The Employer Handbook readers have some crazy job-interview stories. Crazazy!


On Wednesday, I blogged here about CareerBuilder’s list of the most unusual things job candidates have done during the interview process. And, yeah, the stuff they listed was pretty unusual.

I guess.

But, then I thought, “Eric, your readers must have some scary-ass deposition transcripts great stories that would put CareerBuilder’s list to shame.

So, I put out the call, and you guys made me want to take out a three-ply restraining order laugh. Here’s a sampling:

In an interview for a caregiver role, the applicant is asked about a time she handled a crisis type of situation:

“I was a temp home care provider, and accidentally gave the person I was caring for bleach to drink instead of water.  When I realized something was wrong I called my friend to find out what to do, who told me to call 911.  I know to always carry my phone with me while working.”

Job applicant is asked, “So, tell me a little about yourself?”  

Candidate said no one likes her, not even her family, and she doesn’t have any friends.  It went downhill from there. 

The policy says no facial piercings, tattoos, etc. 

Person was interviewed who had piercings, but was asked if the policy would cause any issue and they said no.  Hired.  Day 1 employee shows up to work with piercings and horns.  When told she needed to remove them because of policy, she said she couldn’t and didn’t violate the policy because these were surgically implanted.

Don’t judge a book by its cover.

I had a young man show up to fill out an application to be a busboy at a private country club in a tee shirt, pajama bottoms and flip flops. I sent him home, he came back in a suit and I hired him. He worked the summer and did a great job before returning to school.

On a second interview, no less…

I invited a candidate for an administrative assistant role to come to the office for a second interview (the first was by telephone).  Once settled in the conference room I asked her a low level question to start the conversation to which she responded “which company is this again?  I am interviewing with so many I can’t keep them straight”.    (well, thanks for sharing, this won’t take long….)

Just coming along for an interview road trip.

Candidate did everything correctly. Then, quite unexpectedly, the candidate’s friend, who had come along on the interview road trip with the candidate for social reasons unrelated to the interview, and who was supposed to be completely invisible until afterward, called an audible and barged in on the interview to ask when the candidate was going to be done, because there was a Dairy Queen down the street and he was hungry.

(Editor’s Note: Could’ve been worse)

You’re hired, Sue-Ellen Mischke!

23 year old female attended an interview with her cell phone in her bra. Of course, it rang in the interview. She had retrieve it to turn it off…and got hired.

Do you even lift, bro?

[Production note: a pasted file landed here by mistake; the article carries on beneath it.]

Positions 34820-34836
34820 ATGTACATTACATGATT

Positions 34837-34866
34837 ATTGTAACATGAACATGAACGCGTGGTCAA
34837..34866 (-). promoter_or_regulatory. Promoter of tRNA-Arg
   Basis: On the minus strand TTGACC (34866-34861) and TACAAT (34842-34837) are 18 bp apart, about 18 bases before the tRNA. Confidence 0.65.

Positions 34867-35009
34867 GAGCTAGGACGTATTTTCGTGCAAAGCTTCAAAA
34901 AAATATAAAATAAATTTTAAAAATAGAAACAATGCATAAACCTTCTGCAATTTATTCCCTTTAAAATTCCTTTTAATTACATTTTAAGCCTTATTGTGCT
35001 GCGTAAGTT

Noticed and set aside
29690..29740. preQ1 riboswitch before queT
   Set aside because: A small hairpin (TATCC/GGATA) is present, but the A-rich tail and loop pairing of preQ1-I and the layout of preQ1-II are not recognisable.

I asked a candidate if he could repeatedly life 50 pounds, often without assistance, as that could easily happen on a shift helping guests with luggage and display cases and training materials etc. He said yes. Now this could have been the end of that part of the interview leaving me with no good story to share with my buddy Eric years later, BUT here’s what happened! He dropped down on the floor of my office (which wasn’t very big!) and started doing one armed pushups! I was impressed! However, I thought that was a bit eccentric, and so muscle mass aside, ended up not hiring him!

Tinder LinkedIn

I had a candidate that was placed in a temporary/contract position find me via LinkedIn and use LinkedIn as a way to ask me out. I not only had to explain that it was not appropriate but LinkedIn was not appropriate to use for asking people out. Found out that he did it to several other younger women in the office. He was placement agency was immediately notified and he was terminated from the assignment. I’m quite positive that the agency refused to represent him any further.

“Can I keep a secret? Of course…not.”

I had an applicant divulge confidential information about the organization they were currently working for during their response to a question about their experience managing confidential information and ability to manage confidential information.

Dollars and no sense.

Last year we hired an accountant who worked for one month and then quit for a higher paying job.  We are again hiring an accountant; however, I have been promoted to Controller since she left.  She saw the job ad and called, expecting the previous controller to take her call.  When she found out I had been promoted, her response was:  “Well, if you would like to pay me more than you did previously, I would love to come back.  You can still call yourself the Controller if you like, and I’ll do all the actual accounting.  I’d love to meet you for lunch to catch up and discuss.”  I declined.

Nice try, CareerBuilder. Better luck next year…

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